I feel like the contemporary visual art world has a much more interesting, imaginative and healthy relationship with the idea of ‘found material’ than the contemporary music world. There’s a plethora of incredible work that stems from the idea of ready mades and the use of pre-existing objects, images, sounds, gestures etc. Although some of my favourite composers - notably Michael Finnissy and Cassandra Miller - have used transcription in their work quite extensively, plus my love of all sorts of other music in which sampling is fundamental, I think my personal approach stems more from an interest in the visual arts.
At the time I was thinking in particular of Cornelia Parker’s work, especially ‘Thirty Pieces of Silver’, an installation/sculpture where over a thousand silver objects from cutlery to music instruments are flattened by a steam roller and suspended by wire just above the floor. Also Robert Rauschenberg, who’s been one of my favourite artists since I was quite young. In his work found objects and material become part of a larger assemblage of mediums and media to create combines which often sit perfectly in between sculpture, painting, print and installation, really blurring the lines between readymade and invented, whilst always looking absolutely stunning.
In Found I wanted to feel more like I was using fragments of musical material as something to treat or act upon, rather than quote or transcribe, more like a physical object that could be flattened, painted, put alongside other objects within a space. What would it sound like to stretch out the music? Or melt it? Or try and remake it from another material?
To me, on a purely personal level, this was a much more refreshing and invigorating way of working than thinking about ‘quotation’, for example. I wanted the piece to be more about the process that was being enacted on the material, rather than the material itself as musical reference which is often how I hear pieces which are built out of quotations and transcriptions. When material is found rather than composed, the composer’s process - i.e. how they’ve decided to imaginative engage with something - is pushed to the fore.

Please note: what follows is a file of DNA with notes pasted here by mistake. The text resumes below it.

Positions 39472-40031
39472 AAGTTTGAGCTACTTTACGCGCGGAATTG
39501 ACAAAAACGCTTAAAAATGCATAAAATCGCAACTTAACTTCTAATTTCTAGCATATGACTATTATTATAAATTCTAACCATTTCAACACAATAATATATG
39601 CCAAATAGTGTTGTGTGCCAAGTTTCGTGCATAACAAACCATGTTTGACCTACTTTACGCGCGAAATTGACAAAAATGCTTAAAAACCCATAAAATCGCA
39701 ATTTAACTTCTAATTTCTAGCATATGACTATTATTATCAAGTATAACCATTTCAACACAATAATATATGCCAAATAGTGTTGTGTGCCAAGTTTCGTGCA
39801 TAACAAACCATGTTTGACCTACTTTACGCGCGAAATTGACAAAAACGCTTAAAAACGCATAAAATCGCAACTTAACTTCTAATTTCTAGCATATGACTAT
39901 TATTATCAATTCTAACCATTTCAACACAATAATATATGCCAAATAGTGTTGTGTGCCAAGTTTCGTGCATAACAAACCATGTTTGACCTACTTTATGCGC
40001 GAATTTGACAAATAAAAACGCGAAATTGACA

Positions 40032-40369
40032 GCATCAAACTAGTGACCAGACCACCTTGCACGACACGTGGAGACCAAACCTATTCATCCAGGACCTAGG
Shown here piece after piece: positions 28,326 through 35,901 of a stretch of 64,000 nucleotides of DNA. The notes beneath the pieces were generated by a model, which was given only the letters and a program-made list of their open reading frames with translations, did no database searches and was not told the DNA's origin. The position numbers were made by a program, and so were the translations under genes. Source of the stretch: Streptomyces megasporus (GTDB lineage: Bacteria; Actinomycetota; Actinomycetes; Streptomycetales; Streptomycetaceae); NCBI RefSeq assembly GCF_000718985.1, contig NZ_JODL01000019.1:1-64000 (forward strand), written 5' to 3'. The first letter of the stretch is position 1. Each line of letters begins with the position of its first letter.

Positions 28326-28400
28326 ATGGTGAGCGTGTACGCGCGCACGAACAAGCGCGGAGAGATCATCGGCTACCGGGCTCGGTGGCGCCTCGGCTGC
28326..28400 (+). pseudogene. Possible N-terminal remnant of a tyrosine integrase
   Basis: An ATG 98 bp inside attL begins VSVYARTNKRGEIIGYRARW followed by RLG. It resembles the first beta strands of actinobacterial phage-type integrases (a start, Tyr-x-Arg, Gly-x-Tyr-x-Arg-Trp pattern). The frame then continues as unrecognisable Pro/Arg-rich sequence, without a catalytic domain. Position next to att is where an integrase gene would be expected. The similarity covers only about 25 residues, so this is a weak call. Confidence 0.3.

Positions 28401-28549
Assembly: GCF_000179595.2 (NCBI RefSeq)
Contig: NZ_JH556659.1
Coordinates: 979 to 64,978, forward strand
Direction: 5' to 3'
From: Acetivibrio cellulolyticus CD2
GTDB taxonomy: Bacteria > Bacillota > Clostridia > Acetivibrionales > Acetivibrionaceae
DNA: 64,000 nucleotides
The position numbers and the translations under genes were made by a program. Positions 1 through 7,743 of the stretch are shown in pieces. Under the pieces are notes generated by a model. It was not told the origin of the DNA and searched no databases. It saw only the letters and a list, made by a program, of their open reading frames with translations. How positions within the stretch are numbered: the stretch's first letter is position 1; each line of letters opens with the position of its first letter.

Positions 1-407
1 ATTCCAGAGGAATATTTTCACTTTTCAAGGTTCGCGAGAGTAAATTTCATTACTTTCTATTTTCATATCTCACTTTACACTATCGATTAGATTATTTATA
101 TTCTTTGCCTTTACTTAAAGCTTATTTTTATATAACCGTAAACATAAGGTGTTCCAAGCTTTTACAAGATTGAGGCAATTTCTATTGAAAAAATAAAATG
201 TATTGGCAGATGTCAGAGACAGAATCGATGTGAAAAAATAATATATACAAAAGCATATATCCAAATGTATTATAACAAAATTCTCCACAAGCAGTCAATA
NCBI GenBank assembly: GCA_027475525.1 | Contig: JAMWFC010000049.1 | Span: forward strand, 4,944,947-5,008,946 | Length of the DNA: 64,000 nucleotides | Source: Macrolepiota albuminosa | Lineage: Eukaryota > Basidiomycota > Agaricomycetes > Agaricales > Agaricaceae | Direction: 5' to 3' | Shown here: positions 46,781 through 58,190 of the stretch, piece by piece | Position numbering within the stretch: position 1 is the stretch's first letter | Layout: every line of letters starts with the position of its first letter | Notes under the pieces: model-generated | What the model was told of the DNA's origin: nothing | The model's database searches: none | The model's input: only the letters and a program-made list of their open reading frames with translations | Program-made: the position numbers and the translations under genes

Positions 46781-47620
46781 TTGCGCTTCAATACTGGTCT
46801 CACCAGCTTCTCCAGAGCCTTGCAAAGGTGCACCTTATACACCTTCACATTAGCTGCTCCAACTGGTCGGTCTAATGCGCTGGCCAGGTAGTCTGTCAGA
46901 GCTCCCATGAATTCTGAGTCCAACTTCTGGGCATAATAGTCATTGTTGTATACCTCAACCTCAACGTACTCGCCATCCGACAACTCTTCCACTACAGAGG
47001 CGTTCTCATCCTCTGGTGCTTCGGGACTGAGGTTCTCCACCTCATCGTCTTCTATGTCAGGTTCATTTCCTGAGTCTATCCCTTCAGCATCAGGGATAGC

I guess at the end of the day it is still transcription - a term that is reserved for text-based art forms - but this imaginative leap was the starting point for the piece.
Do you think the word composer adequately reflects you an artist? If not, what word does?
Yeah it’s fine. Or composer/conductor, conductor/composer, all that.
In general I think we could develop a more liberal idea about what a composer is and what their practice can involve. Nowadays there are a lot of composers who are using all sorts of other media and techniques in their work which extend so far beyond composing in the ‘sitting-at-a-desk-and-writing-down-notated-music-on-manuscript-paper’ sense of the word. I think it’s a shame that as soon as they reach outside of an obviously ‘musical sphere’ they become identified as something else. It’s not music anymore, it’s not our problem, we don’t have to engage with it, let alone take it seriously, or support it.
Find out more about Jack on his British Music Collection profile
Jack's piece Found will be performed at Sage Gateshead on the 27 January as part of New Year New Artists buy tickets here.
Pre-order the Next Wave 2 album here (worldwide)